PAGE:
Importantly, for HEV applications Li Ion batteries have potentially lower cost than NiMH because they promise to deliver the required power with smaller capacities and lower specific cost.

According to EV World sources, the next generation of Prius, due out probably now in 2009, will use lithium ion instead of NiMH, packing more punch into a lighter, smaller package than is possible with its current battery.

But the report is less confident of Li ion technology being developed for PHEV applications, seeing the projected cost of $3500-4000 in mass production being above the cost of fuel savings (assuming, presumably, the absence of carbon taxes or peak oil, either of which could drive the price of gasoline, along with everything else, much higher).

And what about Li ion in FPBEVs? Again, the panel's projections aren't promising. They conclude...

...that battery cost remains high even in mass production, (probably near the levels projected in 2000), well in excess of expected lifetime fuel cost savings.

The Panel also looked at ZEBRA (sodium nickel chloride) battery and saw them as "likely to remain the lowest-cost advanced battery because of low materials costs and can be ordered now from its Swiss manufacturer in quantities of 1000s, with rapid expansion of production possible if demand develops."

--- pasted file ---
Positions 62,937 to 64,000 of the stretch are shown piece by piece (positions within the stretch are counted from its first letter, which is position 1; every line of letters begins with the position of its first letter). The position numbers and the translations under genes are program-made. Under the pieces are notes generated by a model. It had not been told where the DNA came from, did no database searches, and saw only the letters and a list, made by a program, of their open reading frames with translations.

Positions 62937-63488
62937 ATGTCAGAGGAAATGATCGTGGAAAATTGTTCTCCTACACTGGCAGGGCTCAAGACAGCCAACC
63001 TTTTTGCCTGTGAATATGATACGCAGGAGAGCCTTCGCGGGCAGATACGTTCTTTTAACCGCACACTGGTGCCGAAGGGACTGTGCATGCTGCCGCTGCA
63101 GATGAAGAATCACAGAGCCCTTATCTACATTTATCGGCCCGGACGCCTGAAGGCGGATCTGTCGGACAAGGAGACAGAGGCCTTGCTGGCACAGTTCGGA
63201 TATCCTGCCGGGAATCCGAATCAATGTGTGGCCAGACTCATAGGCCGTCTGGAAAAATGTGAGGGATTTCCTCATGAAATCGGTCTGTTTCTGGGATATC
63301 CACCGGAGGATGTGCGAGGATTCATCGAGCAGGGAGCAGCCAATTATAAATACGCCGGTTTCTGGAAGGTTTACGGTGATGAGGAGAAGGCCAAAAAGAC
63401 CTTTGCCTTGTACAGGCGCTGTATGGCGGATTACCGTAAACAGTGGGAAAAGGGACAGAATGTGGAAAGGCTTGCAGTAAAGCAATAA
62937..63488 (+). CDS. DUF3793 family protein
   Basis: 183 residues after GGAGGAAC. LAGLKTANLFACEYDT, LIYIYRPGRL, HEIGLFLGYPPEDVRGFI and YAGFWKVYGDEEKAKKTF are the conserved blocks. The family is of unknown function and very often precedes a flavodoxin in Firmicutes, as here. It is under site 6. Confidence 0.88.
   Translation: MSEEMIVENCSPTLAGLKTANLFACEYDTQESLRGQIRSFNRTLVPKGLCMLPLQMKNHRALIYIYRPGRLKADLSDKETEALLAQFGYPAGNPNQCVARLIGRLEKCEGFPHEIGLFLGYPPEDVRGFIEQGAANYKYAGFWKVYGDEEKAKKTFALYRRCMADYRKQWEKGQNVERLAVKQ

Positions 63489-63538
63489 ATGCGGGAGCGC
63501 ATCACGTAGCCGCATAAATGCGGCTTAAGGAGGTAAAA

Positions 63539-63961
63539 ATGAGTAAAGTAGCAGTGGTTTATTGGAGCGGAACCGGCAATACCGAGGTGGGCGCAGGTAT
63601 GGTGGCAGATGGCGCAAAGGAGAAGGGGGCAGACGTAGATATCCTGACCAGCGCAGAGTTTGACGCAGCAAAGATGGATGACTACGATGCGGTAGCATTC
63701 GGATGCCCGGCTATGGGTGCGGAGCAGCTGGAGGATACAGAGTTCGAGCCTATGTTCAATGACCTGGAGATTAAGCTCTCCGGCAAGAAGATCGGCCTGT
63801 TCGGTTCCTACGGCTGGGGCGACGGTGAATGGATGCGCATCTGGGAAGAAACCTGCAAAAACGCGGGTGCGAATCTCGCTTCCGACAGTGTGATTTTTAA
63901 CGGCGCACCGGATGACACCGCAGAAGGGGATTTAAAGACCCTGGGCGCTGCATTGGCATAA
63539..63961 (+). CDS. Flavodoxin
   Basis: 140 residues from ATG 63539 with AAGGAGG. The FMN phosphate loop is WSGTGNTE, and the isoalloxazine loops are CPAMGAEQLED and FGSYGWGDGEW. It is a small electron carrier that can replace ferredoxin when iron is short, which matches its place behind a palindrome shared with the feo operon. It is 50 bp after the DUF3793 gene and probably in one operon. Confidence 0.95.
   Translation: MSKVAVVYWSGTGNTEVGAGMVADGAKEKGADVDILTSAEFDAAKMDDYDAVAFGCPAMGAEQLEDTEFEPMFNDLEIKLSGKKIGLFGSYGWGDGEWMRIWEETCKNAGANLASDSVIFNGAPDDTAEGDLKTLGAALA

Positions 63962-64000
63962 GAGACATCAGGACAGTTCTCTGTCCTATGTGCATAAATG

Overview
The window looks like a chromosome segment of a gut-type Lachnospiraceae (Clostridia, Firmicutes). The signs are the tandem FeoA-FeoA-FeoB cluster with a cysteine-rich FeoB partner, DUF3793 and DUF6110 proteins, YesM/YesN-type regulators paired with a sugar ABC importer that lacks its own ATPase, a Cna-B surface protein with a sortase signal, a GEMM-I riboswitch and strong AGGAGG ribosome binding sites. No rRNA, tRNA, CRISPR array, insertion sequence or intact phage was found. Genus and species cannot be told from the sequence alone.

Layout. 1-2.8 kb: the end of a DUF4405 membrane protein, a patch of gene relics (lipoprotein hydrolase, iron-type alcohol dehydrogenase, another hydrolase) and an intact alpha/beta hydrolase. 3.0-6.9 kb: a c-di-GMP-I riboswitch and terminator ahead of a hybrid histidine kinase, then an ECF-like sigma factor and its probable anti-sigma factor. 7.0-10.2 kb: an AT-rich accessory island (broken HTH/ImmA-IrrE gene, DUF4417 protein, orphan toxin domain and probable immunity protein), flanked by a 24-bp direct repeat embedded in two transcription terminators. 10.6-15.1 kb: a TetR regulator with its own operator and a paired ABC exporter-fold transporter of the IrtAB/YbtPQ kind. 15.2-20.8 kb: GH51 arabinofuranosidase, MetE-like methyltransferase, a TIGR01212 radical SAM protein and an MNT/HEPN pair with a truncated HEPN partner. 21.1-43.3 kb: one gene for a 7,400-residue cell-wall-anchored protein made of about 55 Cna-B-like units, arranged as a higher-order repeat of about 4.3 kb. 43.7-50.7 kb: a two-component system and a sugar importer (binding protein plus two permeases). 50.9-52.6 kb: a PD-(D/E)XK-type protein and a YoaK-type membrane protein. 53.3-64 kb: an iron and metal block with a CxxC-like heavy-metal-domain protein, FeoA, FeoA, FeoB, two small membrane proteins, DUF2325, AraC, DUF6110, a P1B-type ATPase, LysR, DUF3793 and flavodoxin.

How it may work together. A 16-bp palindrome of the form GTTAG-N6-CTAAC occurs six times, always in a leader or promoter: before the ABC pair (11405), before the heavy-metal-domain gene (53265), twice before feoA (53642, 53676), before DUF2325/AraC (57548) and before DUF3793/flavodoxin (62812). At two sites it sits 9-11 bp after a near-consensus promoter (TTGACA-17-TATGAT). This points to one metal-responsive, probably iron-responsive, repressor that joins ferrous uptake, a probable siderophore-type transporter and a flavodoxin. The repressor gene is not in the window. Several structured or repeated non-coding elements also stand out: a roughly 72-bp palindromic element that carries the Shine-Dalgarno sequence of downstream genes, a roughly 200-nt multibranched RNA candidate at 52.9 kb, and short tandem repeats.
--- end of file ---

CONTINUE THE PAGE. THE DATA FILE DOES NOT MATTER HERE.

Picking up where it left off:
However, the Panel has not seen any automobile manufacturer interest in the battery, probably due to a combination of limited power density and the implications of high temperature operation.

Th!nk Nordic is reported to be planning to use the ZEBRA battery when it resumes production of its "City" electric car this year. First hand reports to EV World indicate the battery will deliver 100km (62mi) of range per charge at highway speeds. And the battery has proven durability in excess of a decade.

After visiting battery and auto manufacturers and polling them on their views and future electric drive vehicle plans, the Panel reported that the focus is on reducing the cost and expanding production of well-understood and proven NiMH batteries for conventional hybrids, but there are no plans to develop them for FPBEVs. The manufacturers also consider PHEV's too immature in terms of their battery specifications to include them in their current planning efforts.

The same largely applies to lithium ion battery producers: the growing HEV market appears mature enough to warrant capital investment, while FPBEVs and PHEVs aren't seriously being considered. The exceptions to this generalization would appear to be Mitsubishi, Subaru and Nissan, all of whom have claimed over the last year to be developing Lithium ion batteries for FPBEVs. Also, Miles Motors and, presumably Bricklin, are working with Chinese Li ion manufacturers to supply batteries for their electric car programs.